(Cover photo by Andrew Bossi: Capitol Building)
Iran (MNN) ― As Congress plods through budget debates, the international Church is waiting and watching and praying.
At issue is the survival of the Lautenberg Amendment. Rep. Lamar Smith, R.-Texas, chairman of the House Judiciary Committee, is opposed to it, though few reasons are given.
Originally created 22 years ago to help persecuted religious minorities flee the USSR, it was later expanded to include religious refugees from Iran. Islam is the official religion in Iran, and all laws and regulations must be consistent with the official interpretation of Sharia law. Apostasy laws are enforced as well as death penalties for those found guilty of breaking the law.
The risk for believers is that if the amendment is not renewed until 2012, there may be a hole in issued visas, which would effectively trap persecuted minorities in Iran. Evangelist Sammy Tippit is aghast at what that could mean. "This country was founded on people looking for and searching for religious freedom--and the freedom to believe and to follow Christ in the way that they so desire. For us to cut that off and to stop that, we'd be going against the tradition and the foundation of this country."
Tippit has had firsthand experience with the ire of Iran against Christians. "We've had our Web site attacked from Iran. I'm an ‘Enemy of the State' because of our television broadcasts that have gone into the country."
Tippit's connections with believers there indicate that only extreme circumstances would force a decision to flee. "Most of them want to stay in the country. That's their home. They want to minister, they want to witness. It's only out of absolute necessity that they come to the place where they have to leave."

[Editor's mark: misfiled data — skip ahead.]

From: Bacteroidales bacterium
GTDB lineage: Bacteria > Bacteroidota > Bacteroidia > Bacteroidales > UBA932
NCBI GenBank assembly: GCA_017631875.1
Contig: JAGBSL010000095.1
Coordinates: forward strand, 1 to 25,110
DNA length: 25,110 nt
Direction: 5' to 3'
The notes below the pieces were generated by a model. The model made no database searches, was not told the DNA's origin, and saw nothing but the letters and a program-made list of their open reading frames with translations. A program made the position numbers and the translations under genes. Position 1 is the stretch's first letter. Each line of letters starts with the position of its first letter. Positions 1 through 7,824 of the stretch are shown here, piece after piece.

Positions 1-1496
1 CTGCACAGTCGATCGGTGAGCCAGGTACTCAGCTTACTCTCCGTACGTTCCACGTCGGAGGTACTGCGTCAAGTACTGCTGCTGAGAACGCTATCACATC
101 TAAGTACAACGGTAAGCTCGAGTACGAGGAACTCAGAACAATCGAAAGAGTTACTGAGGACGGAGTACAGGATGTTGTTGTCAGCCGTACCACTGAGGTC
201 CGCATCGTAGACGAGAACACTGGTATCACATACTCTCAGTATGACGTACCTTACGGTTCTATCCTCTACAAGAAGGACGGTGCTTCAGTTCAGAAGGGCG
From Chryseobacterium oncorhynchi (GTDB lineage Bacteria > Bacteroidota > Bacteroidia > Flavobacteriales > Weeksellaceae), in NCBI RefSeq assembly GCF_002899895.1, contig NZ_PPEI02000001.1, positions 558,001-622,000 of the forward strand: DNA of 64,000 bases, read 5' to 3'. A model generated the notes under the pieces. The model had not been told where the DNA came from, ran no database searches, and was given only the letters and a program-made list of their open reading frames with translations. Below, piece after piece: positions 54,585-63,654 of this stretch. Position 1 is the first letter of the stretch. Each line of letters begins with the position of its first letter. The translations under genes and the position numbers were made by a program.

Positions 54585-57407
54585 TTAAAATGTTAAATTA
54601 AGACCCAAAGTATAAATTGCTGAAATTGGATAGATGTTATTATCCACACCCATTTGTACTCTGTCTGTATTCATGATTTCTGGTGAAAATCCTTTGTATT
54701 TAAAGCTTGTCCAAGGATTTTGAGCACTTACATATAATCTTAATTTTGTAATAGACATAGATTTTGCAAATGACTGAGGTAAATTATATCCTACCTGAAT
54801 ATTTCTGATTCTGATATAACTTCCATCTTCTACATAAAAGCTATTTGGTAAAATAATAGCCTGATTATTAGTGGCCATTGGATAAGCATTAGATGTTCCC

Worse yet, for those who do escape, their options are limited to some of the neighboring countries which often kick refugees back to Iran. "They're persecuted, they're going to be thrown in prison, or they're going to lose their lives or their families." The Amendment is key because "it gives them permission to come out of the country and immigrate to the United States," says Tippit.
What's really confusing to Tippit is the reasoning behind the opposition when the sacrifice of keeping it seems minimal. "It's not going to cost any money. We're not talking about opening up to terrorists. We're talking about people who are being persecuted for their faith." Tippit adds, "I think it's something where the Christian community has gotten caught in the crossfire of some things that are happening in the U.S. Congress."
The program, helped by Austria's embassy, offers Iranian applicants who are members of a persecuted religious group the same opportunity to be granted refugee status in the U.S. that is given to applicants in other countries throughout the world.
Tippit suggests contacting the members of the House Judiciary Committee to express support for keeping the Amendment in place.
Pray. Iranian Christians continue to be arrested, and many church services are being monitored by the secret police. Believers who are active in churches or the cell group movement are being pressured.
There is still great hope. An open door offers an avenue of escape. However, even if the door closes, it won't stop the Gospel. "To be honest with you, I think that evangelism will continue to take place, because like I said, a lot of it is not happening by someone like myself or other ministry organizations; God is just working in an incredibly supernatural way. People are coming to Christ."